OPINION: The attitude of gratitude
Kevin Holten, executive producer of "Special Cowboy Moments" on RFD-TV, discusses Patrick Henry and the origination of liberty.
How well are you taking care of your heart? Are you eating, exercising, and sleeping properly? And are you doing your best to eliminate stress as much as you can?
For example, do you go to the airport early so that you aren’t in a state of panic and end up sprinting towards your departure gate every time you fly? Planning ahead can certainly eliminate a lot of needless stress.
After all, your heart is the big workhorse in your body and it’s one of those things that you can’t live without. And yes, there is always the possibility of a heart transplant. But that might be one of those medical miracles that you’ll find it best to avoid.
In fact, did you know that your heart beats about 100,000 times and pumps about 2000 gallons of blood a day? You might also find it interesting to note that the heart works twice as hard as the leg muscles of a sprinter, your aorta is as large as a garden hose, and there are 60,000 miles of blood vessels in your body. Plus, some of your capillaries are 10 times smaller than a human hair.
Meanwhile, it’s a fact that most heart attacks occur on a Monday, when you worry about the upcoming week. And you may have been told that when you sneeze it stops your heart briefly, but that’s not true.
More importantly, if you’re a horse lover, did you know that your horse can mimic your heart rate? That’s the reason why you don’t want to be or act nervous around your horse or any horse for that matter, especially if you’re riding broncs in rodeo.
And yet, one has to wonder, why is the heart so closely associated with love?
For example, Greek philosophers linked the heart to our strongest emotions, including love. Plato argued for the dominant role of the chest in love and in negative emotions of fear, anger, rage and pain. Aristotle expanded the role of the heart even further, granting it supremacy in all human processes.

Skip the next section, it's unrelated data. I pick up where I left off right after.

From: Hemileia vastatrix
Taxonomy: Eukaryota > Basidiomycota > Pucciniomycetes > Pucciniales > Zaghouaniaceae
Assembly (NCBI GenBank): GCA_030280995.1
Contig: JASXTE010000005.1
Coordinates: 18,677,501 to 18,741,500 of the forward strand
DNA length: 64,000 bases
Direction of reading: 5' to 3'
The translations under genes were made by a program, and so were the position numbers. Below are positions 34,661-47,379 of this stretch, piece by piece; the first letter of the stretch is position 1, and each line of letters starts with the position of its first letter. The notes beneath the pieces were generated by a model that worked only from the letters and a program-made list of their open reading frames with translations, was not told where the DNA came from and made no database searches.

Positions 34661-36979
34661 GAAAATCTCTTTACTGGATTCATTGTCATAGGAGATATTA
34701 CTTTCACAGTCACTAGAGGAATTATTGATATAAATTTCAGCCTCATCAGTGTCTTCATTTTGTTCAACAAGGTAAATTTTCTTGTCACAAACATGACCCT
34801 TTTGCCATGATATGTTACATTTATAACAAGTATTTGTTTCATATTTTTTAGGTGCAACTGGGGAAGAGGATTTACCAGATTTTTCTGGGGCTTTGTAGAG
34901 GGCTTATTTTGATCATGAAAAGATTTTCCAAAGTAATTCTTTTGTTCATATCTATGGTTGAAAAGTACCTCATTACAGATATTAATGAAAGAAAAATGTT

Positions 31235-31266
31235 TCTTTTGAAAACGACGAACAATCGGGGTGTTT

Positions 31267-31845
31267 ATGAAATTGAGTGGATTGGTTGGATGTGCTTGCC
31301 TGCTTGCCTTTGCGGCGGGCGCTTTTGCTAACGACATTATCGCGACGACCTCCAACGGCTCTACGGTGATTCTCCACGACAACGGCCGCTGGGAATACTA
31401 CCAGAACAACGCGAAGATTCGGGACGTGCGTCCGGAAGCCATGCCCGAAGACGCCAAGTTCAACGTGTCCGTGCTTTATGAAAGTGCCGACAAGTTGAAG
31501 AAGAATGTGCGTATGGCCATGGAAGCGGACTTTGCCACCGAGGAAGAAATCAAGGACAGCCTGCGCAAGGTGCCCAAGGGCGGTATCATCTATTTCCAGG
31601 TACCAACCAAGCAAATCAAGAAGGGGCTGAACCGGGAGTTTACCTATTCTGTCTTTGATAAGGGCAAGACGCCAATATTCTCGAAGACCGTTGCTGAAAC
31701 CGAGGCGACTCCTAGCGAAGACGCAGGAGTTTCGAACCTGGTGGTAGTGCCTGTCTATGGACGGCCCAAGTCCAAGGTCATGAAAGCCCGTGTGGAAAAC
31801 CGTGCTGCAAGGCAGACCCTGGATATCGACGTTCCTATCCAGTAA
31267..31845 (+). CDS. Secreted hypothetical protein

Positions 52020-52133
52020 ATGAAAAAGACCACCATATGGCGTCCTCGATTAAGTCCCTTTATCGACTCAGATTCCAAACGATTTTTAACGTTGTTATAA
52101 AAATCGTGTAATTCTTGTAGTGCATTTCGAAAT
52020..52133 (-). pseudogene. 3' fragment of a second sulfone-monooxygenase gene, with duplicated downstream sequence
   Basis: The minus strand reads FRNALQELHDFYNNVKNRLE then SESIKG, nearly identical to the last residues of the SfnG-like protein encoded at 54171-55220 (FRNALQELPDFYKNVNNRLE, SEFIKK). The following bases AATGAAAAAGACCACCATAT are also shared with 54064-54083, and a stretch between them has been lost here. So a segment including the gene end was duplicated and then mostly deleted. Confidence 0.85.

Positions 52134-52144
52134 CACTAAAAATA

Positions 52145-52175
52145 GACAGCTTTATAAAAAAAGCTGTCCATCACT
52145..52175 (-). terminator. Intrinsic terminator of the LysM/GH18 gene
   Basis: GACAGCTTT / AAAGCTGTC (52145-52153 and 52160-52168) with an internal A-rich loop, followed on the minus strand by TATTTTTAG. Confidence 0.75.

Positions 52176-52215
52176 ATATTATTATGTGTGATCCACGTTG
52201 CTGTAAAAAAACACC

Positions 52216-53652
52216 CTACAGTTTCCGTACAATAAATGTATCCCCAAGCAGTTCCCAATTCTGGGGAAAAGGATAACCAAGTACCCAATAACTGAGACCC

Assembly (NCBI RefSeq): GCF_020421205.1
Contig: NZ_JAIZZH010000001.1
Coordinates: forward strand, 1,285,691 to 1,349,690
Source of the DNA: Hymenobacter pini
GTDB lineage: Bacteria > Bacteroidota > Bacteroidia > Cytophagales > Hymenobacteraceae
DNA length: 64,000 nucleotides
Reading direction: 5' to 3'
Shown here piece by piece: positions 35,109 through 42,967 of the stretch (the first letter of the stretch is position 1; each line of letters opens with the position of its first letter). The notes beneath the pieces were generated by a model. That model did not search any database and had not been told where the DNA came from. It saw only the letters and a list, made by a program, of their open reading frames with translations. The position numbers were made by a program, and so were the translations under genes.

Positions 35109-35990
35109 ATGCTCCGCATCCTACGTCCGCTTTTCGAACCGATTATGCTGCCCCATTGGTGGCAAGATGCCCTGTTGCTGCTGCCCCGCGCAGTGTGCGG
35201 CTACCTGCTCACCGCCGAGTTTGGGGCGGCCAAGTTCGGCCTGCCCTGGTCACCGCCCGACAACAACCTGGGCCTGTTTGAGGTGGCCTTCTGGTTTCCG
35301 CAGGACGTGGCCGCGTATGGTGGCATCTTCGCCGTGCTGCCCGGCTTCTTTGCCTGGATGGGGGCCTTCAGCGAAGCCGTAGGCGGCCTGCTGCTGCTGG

And why do we draw the heart in the shape that we do? After all, that’s not really the shape of the human heart.
The most unusual theory concerns silphium, which is a species of giant fennel (plant) that once grew on the North African coastline near the Greek colony of Cyrene. The ancient Greeks and Romans used silphium as both a food flavoring and a medicine and it supposedly worked wonders as a cough syrup, but it was most famous as an early form of birth control.
Ancient writers and poets hailed the plant for its contraceptive powers, and its seedpod bore a striking resemblance to the modern Valentine’s heart, leading us to assume that the herb’s associations with love and sex may have been what first helped popularize the symbol.
Whatever the case, the one thing that might most promote heart health is a constant feeling of gratitude. After all, according to Greater Good Magazine, 15 years of research has shown that gratitude can make people happier, improve their relationships, counteract depression and improve physical health.
Irish Activist Mary Davis once said, “Through the eyes of gratitude, everything is a miracle.”
And that’s especially true when it comes to heart health and everything else.